Avia Moore believes a good storyteller is someone who engages their audience on a variety of levels.
“When you’re in the presence of a good storyteller, you can feel that they have the room in the palm of their hand,” said Moore, the organizer of this year’s Kootenay Storytelling Festival.
“They do that through the stories they choose to tell, the style they choose to tell it in. The good ones draw you in mentally, spiritually, emotionally.”
The festival, which runs from September 18 to 21, will feature a huge variety of entertainers. Moore said she’s thrilled to have BC writer Ivan E. Coyote as a headliner on Thursday night.
“I think Ivan is an amazing author and a phenomenal storyteller,” said Moore.
“The first time I called them about coming to the festival, they had me in stitches on the phone describing the performance they were going to do.”
(Coyote does not believe in a gender binary and chooses to identify with gender-neutral pronouns such as “they” and “them” rather than “he” or “she”.)
Coyote’s pieces will be underscored by original compositions from musician Jon Wood.
“The story we’re featuring is called ‘Kraft Singles for Everyone’. I don’t want to give away the punchline, but it starts out talking about their aging grandmother and then we have some Kraft singles that may or may not have the plastic left on them for grilled cheese sandwiches.”
Moore said Coyote is capable of sharing a vulnerability that will help stimulate self-reflection in the audience.
“It takes a lot of courage to tell personal stories, to open up and bring humour to it. It really sets them apart. They are so versatile, I find them really engaged. There’s a stage personality that seems to appeal to a wide cross-section of people.”
Moore said Coyote’s performance isn’t appropriate for children, but a number of the acts over the course of the weekend are specifically aimed at a younger demographic.
“Anne Glover is always so well received. Last year she told her stories in English and French, which was a great way to reach out to French Canadians. Her long event was packed, we couldn’t have got another person in there.”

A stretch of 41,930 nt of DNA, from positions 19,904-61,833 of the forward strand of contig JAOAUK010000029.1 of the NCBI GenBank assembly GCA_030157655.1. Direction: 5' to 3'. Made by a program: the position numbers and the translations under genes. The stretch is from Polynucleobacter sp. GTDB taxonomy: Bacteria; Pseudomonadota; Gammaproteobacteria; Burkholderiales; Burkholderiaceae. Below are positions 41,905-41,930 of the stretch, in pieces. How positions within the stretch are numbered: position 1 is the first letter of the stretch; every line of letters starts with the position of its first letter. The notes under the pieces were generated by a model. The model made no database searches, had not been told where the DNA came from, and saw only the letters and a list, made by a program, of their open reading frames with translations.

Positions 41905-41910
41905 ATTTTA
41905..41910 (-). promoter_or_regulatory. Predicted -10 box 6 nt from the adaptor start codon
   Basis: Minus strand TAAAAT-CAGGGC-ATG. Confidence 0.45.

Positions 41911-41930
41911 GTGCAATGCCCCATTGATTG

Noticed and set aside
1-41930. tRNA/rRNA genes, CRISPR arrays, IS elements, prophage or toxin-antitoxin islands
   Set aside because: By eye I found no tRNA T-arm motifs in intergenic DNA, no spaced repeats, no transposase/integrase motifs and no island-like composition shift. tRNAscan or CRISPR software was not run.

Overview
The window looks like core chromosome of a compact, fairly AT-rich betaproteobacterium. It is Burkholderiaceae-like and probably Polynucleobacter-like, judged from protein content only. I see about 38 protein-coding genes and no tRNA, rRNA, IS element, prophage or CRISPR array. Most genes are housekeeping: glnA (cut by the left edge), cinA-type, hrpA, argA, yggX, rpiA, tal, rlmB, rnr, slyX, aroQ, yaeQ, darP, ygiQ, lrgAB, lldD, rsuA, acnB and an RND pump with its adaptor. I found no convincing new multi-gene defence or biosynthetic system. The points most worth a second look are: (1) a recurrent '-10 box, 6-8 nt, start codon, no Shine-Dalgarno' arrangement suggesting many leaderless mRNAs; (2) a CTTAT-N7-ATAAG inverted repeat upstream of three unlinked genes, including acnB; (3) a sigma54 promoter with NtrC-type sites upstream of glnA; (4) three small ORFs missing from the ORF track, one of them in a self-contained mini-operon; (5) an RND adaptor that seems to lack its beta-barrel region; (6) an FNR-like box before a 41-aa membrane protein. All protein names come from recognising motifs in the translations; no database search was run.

The festival will also feature international talent, as this year Tokyo artist Masako Sueyoshi will be in attendance.
“The Kootenays have such a strong Japanese history, and we haven’t been telling those stories. I think it’s important to recognize that part of our cultural heritage,” said Moore.
“When I was growing up I always felt like Japanese history was such a part of our culture, so it’s pretty great that our first international artist is from Japan.”
Local storyteller Magpie Ulysses will anchor Friday night’s performance.
“She is an amazing, award-winning national level performance poet. She’s got a new piece she’s been developing over the past few years with Canada Council funding. It’s about her experience hitchhiking across Canada, and this will be the Nelson premiere of that piece,” she said.
Ulysses’ poetry will be accompanied by original music composed by James Lamb.
“We also have Pauline Lamb, another local musician…It’s a really special occasion to have her, because she’s such a beloved local favourite,” she said.
Other storytellers participating in this year’s festival include Mariella Bertelli, Zaccheus Jackson, Carolyn McTaggart, Joe Pierre, Richard Rowberry and Bessie Wapp.
For more information visit kootenaystory.org.